Promotions, Discounts and attracting customers back
Promotions, Discounts and attracting customers back
Sales sales everywhere, but how do we know what is a bargain, what appears to be on special and what is simply good promoting by a business? Consumers wised up last year realising times were tough, and a frugal spending nature was required. Many turned to online where bargains were a plenty, and bricks and mortar sellers returned fire by promoting heavily reduced stock more often than before. And now we have the market as it stands with retailers filling page after page of our newspapers and letter boxes and TV with sales – and online sellers need to re-attract and re-engage the bargain savvy consumer. Consumers have increased their ability to find value for money, retailers are desperate to lure them back or introduce their brand – so how do we as online businesses gain the ability to stand out of the crowd.
Recently I was in the US as part of my employment with ChannelAdvisor and it struck me how well traditional bricks and mortar retailers link business through their websites – and how simple it for them to do so. Whilst the Australian market has some way to go to catch up to the ecommerce adoption by traditionalists there are several ways that current sellers online can further enhance the prospect of return shoppers. Current market trends with Australian eCommerce have seen a move to free postage; the largest local online market eBay has strategies and policies in place to promote businesses offering free post over others. But what other promotions or discounts are being offered out there to bring business back as well as luring new shoppers.
When I went into a GAP store in North Carolina, I purchased some pyjamas for my daughter and received a voucher on my docket – the shop assistant explained that if I was to go online and complete a survey; I would get a 20% discount of my next purchase; too easy. I went back to the hotel filled in the survey and voila a code word to present on my next visit to the GAP; and I could have also redeemed this online if I chose. What a brilliant concept; I give five minutes of my time regarding their store layout, staff friendliness and general shopping trends and I have 20% off. So did this work, you bet – I returned to the bricks and mortar store the next night and brought a coat for my wife; and would you believe it another voucher to do an online survey and receive another 20% off – further discussions with the shop attendant revealed that the survey invitation is random.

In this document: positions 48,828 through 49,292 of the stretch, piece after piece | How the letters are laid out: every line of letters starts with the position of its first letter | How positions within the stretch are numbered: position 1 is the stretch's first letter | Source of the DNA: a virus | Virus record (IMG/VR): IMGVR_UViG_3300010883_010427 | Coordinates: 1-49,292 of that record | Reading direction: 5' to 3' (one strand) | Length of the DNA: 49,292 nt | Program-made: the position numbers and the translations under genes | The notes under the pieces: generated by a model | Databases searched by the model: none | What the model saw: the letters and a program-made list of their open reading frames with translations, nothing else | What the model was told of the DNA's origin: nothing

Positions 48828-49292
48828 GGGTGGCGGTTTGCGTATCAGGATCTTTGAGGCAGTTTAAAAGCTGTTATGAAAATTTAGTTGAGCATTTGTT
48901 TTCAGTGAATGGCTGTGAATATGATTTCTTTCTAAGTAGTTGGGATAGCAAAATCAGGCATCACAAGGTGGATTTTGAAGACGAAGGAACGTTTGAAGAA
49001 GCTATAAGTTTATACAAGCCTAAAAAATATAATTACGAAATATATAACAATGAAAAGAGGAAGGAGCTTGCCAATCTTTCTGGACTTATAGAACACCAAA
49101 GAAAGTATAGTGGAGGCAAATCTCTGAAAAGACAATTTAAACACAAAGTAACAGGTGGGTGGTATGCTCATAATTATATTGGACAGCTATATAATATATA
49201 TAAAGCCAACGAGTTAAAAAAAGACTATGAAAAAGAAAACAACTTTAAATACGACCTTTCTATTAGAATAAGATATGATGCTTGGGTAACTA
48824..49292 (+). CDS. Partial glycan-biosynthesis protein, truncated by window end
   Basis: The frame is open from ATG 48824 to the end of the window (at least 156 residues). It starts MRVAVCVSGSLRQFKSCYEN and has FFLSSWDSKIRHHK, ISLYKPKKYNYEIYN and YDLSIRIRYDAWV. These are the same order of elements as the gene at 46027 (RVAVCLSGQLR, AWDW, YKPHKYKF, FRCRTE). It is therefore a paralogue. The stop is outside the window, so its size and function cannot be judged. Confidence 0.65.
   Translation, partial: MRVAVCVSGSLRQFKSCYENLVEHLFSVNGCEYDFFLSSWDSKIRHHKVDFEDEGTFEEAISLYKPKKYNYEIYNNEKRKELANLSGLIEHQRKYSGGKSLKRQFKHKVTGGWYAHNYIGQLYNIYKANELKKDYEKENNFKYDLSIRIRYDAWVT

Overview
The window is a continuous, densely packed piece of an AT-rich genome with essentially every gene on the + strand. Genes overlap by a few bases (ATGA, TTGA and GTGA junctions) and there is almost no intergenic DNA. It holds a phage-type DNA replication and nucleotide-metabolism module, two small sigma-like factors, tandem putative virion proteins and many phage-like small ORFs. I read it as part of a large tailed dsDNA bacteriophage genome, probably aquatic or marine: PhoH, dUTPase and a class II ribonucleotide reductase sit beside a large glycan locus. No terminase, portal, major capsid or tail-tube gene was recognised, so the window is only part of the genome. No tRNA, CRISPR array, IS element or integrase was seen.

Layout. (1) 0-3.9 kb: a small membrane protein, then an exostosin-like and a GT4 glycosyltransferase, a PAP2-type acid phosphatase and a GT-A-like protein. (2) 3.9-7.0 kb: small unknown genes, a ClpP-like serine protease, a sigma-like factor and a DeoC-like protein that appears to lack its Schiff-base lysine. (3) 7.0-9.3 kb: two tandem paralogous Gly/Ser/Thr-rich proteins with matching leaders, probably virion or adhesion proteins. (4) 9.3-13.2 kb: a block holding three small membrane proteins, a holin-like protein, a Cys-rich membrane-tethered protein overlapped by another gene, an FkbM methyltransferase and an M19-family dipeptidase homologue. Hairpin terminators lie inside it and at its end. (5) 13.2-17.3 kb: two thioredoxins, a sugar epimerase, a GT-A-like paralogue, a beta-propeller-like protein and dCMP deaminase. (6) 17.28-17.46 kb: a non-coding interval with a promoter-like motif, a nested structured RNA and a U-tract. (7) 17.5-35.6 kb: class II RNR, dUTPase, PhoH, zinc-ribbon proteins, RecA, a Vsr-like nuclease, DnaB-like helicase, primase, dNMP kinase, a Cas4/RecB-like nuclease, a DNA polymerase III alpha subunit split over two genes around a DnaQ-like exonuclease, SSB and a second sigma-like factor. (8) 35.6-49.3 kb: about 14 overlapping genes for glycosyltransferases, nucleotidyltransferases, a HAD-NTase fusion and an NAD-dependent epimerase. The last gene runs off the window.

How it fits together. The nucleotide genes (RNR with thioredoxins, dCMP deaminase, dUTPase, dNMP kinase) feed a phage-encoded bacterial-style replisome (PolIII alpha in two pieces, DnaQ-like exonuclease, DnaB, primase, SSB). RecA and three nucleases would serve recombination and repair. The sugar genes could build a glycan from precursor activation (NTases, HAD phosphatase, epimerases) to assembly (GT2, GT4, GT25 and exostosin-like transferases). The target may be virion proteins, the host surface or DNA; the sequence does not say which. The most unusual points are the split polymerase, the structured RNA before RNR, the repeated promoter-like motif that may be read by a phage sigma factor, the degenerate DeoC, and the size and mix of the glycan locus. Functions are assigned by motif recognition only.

The above example highlights one method that can help a retailer enhance return traffic in a very cost effective way; but what about gaining the conversion in the first place – after all traffic doesn’t pay the bills.
ChannelAdvisor conducted some survey’s of online shoppers are found that consumers now spend less money online than they did from our survey in Q1 2009, with 11 percent more consumers reporting they spend $0-$20 per month on online purchases. At the same time, consumers reporting they spend over $76 per month on online purchases declined by nine percent. This trend coincides with a change in how consumers spend their time online. While we found that consumers did not materially increase or decrease the overall time spent online, browsers are devoting a higher percentage of their time to researching products and prices. This is contributing to a growth in search volume dedicated to online retail, the amount of time spent on retail-specific sites, and more effort devoted to seeking out coupons and promotions. For example, consumers are using more sophisticated, specific searches to seek out the exact products and deals they want. As a sign of this trend, Google recently reported an increase in searches comprised of three words or more; a good Google ad words campaign is critical to capturing customers early; as most shoppers begin their research and subsequent shopping with the search giant.
ChannelAdvisor also found that consumers are becoming more trustful of brand-independent retailers and are more apt to make product buying decisions if given enough information and a comfortable shopping experience. Almost 80% of survey respondents were likely or very likely to purchase from an unknown store if they were presented a product with a perceived advantage over another known store. Lower prices, better return policies, lower shipping costs, etc. were more important to consumers than previous experience with an online vendor.